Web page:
Brunch Bites: Le Pain Quotidien and Sunda

Le Pain Quotidien and Sunda: 

In this week's batch of brunch bites, Le Pain Quotidien makes its Chicago debut and Sunda adds a hefty new brunch burger. 

Brunch Tocino burger
(Sunda Tocino burger)

Brussels-based bakery/cafe juggernaut Le Pain Quotidien has made its debut in Chicago. The restaurant's first location is open in the West Loop, which will serve as the bakery hub for future Chicago outposts supplying fresh baked breads and pastries. The all-day cafe offers a mean brunch program as well, stocked with unique pastries such as quinoa spelt scones and apple turnovers. Breakfast-y items include warm Belgian waffles, organic brown rice pudding, smoked salmon, and petit dejeuner, a traditional Euro breakfast of croissant, bread, juice, and a hot beverage. A variety of quiche, tartines, and salads round out the menu. Mimosas and other boozy beverages are also on hand. 

In light of May being National Burger Month, it seems an apropos time to binge on brunch burgers. Sunda has created a hulking brunch burger to mark the occasion, fusing Filipino flavors with the indulgent American pastime. The Sunda Tocino burger is a sweet marinated pork and beef patty with tomato, pickled papaya, and fried egg on an ensaymada bun with a side of herb roasted potatoes. 

- Matt Kirouac



As is the case with many culinary traditions, the origins are a bit hazy. Some food historians think that the meal has its roots in England's hunt breakfasts—lavish multi-course meals that featured a smorgasbord of goodies such as chicken livers, eggs, meats, bacon, fresh fruit and sweets.  Others posit that Sunday brunch derives from the practice of Catholics fasting before mass and then sitting down for a large midday meal. And then there are those who  look to New York's abundance of dining spots when it comes to tracing the origins of classic brunch dishes from eggs Benedict to bagels and lox.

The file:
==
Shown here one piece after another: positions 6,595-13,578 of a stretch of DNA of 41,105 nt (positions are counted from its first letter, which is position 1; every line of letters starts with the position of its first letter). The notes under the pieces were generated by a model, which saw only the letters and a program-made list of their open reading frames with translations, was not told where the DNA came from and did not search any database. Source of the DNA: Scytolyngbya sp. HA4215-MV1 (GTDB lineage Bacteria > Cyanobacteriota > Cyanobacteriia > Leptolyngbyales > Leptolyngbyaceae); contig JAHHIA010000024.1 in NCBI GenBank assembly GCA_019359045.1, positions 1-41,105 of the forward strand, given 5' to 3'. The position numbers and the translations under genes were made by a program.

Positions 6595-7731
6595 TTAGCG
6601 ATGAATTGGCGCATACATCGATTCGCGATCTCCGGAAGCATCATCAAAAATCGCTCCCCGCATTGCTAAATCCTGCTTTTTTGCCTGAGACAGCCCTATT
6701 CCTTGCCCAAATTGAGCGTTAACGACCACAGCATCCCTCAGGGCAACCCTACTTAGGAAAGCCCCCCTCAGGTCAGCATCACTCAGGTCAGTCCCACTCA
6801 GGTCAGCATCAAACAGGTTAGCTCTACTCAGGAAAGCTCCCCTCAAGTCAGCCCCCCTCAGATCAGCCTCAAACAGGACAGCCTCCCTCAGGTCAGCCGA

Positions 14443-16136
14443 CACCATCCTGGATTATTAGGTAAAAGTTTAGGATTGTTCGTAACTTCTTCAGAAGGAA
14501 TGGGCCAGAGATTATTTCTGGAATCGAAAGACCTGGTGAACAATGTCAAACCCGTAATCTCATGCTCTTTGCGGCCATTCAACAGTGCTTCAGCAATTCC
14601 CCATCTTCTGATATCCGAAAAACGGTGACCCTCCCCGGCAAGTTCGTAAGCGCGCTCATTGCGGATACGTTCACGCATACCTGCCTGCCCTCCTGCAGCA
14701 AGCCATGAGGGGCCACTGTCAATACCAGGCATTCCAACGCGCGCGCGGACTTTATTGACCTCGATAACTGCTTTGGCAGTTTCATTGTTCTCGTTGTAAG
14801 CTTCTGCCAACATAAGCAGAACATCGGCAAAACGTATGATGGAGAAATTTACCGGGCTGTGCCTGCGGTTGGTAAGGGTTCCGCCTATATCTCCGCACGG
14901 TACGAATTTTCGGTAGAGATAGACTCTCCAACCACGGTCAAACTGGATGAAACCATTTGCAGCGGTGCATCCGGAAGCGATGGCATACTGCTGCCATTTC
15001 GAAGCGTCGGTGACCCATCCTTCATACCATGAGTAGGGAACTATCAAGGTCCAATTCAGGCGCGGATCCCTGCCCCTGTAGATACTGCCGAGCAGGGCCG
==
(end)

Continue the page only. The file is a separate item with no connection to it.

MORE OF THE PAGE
What does seem certain is that the word "brunch"—that playful blend of "breakfast" and "lunch"— first appeared in print in an 1895 Hunter's Weekly article. In "Brunch: A Plea," British author Guy Beringer suggested an alternative to the heavy, post-church Sunday meals in favor of lighter fare served late in the morning. ''Brunch is cheerful, sociable and inciting,'' Beringer says. ''It is talk-compelling. It puts you in a good temper, it makes you satisfied with yourself and your fellow beings, it sweeps away the worries and cobwebs of the week.'' 

But wherever the initial spark of genius came from, the tradition definitely seems to have caught on in the United States in the 1930s, supposedly because Hollywood stars making transcontinental train trips frequently stopped off in Chicago to enjoy a late morning meal. It was a meal championed by hotels since most restaurants were closed on Sundays and, with church attendance flagging after World War II, people were looking for a new social outlet that also let them sleep in a bit. Restaurants soon hopped on the bandwagon and began offering the decadent spreads of food and signature morning cocktails, such as Bloody Marys, Bellinis and Mimosas. 

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